Proxy Access Definition

Proxy Access Proposals

2015-08-06_14-19-53This year was a break-through year for shareholder proposals seeking to implement proxy access, a mechanism allowing shareholders to nominate directors and have those nominees listed in the company’s proxy statement and on the company’s proxy card. It is estimated that over 100 proxy access proposals were submitted to public companies during the 2015 proxy season, 75 of which were submitted by New York City Comptroller Scott Stringer on behalf of the New York City pension funds he oversees. Stringer’s “2015 Boardroom Accountability Project” affected companies in diverse industries and with a range of market capitalizations, but explicitly targeted companies with purportedly weak track records on board diversity, climate change or say-on-pay. The Comptroller’s proposals, which were precatory and identical regardless of the company’s market capitalization, generally called for the right of shareholders owning three percent of the company’s outstanding shares for at least three years to nominate up to 25% of the board in the company’s proxy materials.

As of July 26, 2015, 81 proxy access shareholder proposals have been submitted to a vote at Russell 3000 companies, compared to 17 proposals in 2014 and 13 proposals in 2013.2015-08-06_14-20-27 Of the 81 proposals that have been voted on thus far this year, 48 proposals (or 59.3%) passed, and 33 proposals (or 40.7%) failed. So far this year, shareholder proposals submitted to a vote at Russell 3000 companies received average shareholder support of 54.7%. While this appears to depart from the average support of 30.9% garnered by proxy access shareholder proposals in 2014, it is in line with the 53.4% average support received last year for proposals with 3% / three-year thresholds.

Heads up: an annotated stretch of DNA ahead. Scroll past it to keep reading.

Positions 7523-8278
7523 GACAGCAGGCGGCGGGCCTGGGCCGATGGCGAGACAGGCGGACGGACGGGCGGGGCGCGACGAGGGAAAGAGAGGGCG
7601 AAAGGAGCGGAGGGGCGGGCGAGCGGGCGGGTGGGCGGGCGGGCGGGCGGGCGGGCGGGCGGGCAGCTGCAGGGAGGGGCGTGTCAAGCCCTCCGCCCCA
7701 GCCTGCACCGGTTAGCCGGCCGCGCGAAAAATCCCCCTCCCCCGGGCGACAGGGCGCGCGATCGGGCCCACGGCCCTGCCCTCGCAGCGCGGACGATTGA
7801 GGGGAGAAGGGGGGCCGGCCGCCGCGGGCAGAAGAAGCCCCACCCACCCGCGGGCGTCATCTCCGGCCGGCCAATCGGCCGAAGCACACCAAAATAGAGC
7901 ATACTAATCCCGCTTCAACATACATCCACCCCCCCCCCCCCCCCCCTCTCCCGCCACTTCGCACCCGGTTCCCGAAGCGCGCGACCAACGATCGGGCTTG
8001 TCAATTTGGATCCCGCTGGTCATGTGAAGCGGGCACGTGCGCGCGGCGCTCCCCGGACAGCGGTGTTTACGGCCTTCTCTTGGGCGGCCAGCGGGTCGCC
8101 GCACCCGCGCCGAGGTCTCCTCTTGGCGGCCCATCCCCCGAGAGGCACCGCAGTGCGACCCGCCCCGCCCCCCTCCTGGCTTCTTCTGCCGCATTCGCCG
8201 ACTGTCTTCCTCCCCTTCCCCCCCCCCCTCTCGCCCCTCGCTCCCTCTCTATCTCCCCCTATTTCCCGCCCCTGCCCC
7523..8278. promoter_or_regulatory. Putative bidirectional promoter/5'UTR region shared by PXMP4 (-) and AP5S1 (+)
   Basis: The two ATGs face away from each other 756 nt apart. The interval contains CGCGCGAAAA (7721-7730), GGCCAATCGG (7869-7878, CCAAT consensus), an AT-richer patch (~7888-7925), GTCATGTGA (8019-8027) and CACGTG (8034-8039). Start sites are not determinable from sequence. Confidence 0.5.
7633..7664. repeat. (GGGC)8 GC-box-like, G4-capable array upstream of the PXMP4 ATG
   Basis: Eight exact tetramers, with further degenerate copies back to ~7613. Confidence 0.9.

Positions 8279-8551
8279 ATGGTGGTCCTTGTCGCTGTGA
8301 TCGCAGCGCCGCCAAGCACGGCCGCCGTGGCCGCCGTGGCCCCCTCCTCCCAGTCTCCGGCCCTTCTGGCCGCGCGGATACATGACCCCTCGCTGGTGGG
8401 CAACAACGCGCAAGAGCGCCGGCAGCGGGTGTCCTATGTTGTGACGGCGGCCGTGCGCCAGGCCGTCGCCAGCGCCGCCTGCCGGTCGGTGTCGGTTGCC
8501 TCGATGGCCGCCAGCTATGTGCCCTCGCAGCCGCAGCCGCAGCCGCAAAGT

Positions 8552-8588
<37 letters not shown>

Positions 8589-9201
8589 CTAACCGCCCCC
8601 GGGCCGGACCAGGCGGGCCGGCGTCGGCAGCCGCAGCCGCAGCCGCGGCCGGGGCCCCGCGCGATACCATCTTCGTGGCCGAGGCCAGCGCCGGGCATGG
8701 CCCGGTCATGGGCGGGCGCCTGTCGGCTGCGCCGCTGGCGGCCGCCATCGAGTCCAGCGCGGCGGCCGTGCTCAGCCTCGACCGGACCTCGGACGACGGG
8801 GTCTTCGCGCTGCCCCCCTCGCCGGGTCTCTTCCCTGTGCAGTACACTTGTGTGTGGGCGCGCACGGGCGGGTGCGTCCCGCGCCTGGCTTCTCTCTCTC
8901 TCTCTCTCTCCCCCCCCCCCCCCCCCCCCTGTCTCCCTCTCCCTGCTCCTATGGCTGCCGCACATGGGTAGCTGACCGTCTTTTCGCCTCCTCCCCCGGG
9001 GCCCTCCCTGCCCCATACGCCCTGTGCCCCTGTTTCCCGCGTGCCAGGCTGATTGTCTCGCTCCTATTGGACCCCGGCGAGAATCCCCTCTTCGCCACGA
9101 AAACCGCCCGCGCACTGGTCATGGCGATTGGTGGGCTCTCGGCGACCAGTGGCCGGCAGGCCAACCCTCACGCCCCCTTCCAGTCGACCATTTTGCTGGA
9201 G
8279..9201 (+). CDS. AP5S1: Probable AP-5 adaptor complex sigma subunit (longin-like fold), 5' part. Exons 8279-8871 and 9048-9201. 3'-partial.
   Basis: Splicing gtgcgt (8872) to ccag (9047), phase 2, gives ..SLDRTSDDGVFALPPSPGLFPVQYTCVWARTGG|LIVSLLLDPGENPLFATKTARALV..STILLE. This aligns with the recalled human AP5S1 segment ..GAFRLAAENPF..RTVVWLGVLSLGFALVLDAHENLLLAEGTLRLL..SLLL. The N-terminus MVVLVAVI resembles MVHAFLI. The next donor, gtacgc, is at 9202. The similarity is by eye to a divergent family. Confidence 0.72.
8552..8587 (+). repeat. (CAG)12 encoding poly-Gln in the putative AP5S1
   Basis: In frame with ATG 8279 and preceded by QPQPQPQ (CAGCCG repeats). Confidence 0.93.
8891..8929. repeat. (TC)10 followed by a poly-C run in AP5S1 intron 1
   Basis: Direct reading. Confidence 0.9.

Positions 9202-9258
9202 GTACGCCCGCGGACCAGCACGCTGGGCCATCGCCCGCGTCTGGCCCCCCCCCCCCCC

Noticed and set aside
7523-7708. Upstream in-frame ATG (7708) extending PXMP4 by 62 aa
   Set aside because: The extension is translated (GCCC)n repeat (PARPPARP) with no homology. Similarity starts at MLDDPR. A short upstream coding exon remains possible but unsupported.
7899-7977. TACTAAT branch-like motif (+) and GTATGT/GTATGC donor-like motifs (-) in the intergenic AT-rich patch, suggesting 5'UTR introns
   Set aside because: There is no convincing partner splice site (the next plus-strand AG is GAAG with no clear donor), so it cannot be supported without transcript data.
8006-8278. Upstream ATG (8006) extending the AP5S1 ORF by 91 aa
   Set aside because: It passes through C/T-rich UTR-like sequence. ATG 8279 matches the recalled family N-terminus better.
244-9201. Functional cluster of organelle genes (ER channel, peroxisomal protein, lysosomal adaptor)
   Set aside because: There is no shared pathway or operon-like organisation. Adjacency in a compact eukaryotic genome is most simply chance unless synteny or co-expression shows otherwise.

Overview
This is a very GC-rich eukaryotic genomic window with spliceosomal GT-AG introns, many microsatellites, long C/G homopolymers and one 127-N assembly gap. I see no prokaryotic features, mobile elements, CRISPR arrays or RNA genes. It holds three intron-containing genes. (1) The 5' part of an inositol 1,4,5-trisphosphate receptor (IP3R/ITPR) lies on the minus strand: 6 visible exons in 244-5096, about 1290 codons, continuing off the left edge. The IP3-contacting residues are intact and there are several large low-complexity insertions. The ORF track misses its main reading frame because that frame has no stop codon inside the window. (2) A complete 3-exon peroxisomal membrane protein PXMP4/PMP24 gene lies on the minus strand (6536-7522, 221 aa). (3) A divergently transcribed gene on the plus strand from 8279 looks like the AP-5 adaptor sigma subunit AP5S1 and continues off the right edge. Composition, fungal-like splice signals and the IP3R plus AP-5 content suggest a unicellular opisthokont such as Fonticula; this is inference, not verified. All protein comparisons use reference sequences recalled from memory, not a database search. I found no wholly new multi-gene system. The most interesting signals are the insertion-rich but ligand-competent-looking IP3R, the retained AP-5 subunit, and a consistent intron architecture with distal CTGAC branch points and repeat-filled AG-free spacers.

Historical Background and Proxy Access Proposal Trends Through 2014

2015-08-06_14-21-07In 2010, after the Dodd-Frank Act clarified the authority of the Securities and Exchange Commission (“SEC”) to issue a proxy access rule, the SEC adopted Rule 14a-11 under the Securities Exchange Act of 1934, as amended, which required publicly-traded companies to include shareholders’ director nominees in their proxy materials, representing up to 25% of the board. Under Rule 14a-11, a shareholder (or group of shareholders) was eligible to nominate proxy access candidates provided that the shareholder:

  • held at least 3% of the voting power of the company’s securities for a minimum of three years; and
  • was not prohibited by state or foreign law or a company’s governing documents from proposing a candidate.

Rule 14a-11, however, was challenged in the U.S. Court of Appeals for the D.C. Circuit by the Business Roundtable and the U.S. Chamber of Commerce.2015-08-06_14-21-44 The court ultimately agreed with the plaintiffs that the SEC was “arbitrary and capricious” in promulgating the rule, finding that the SEC failed to adequately address the economic effects of the rule. The court thus vacated Rule 14a-11. The decision, however, left intact the SEC’s amendments to Rule 14a-8, which generally permitted shareholders to submit shareholder proposals seeking to amend the company’s governing documents regarding nomination procedures. This effectively allowed for the “private ordering” of proxy access through the shareholder proposal process.

Despite the court’s 2011 decision, a limited number of proxy access shareholder proposals were submitted to public companies prior to the current proxy season. A total of 12, 13 and 17 proxy access shareholder proposals were submitted in 2012, 2013 and 2014, respectively. In 2014, for example, five of the 17 proposals submitted to public companies passed. While last year’s proxy access shareholder proposals garnered an average of 30.9% of the vote, support levels for these proposals varied significantly depending upon the specific proposal being advanced. Proposals mirroring the 3% / three-year thresholds of the SEC’s vacated rule received significantly higher shareholder approval rates than proposals with lower thresholds or those that provided the potential for shareholders to nominate up to 40% of the board or to circumvent the three-year holding requirement.

Source: corpgov.law.harvard.edu


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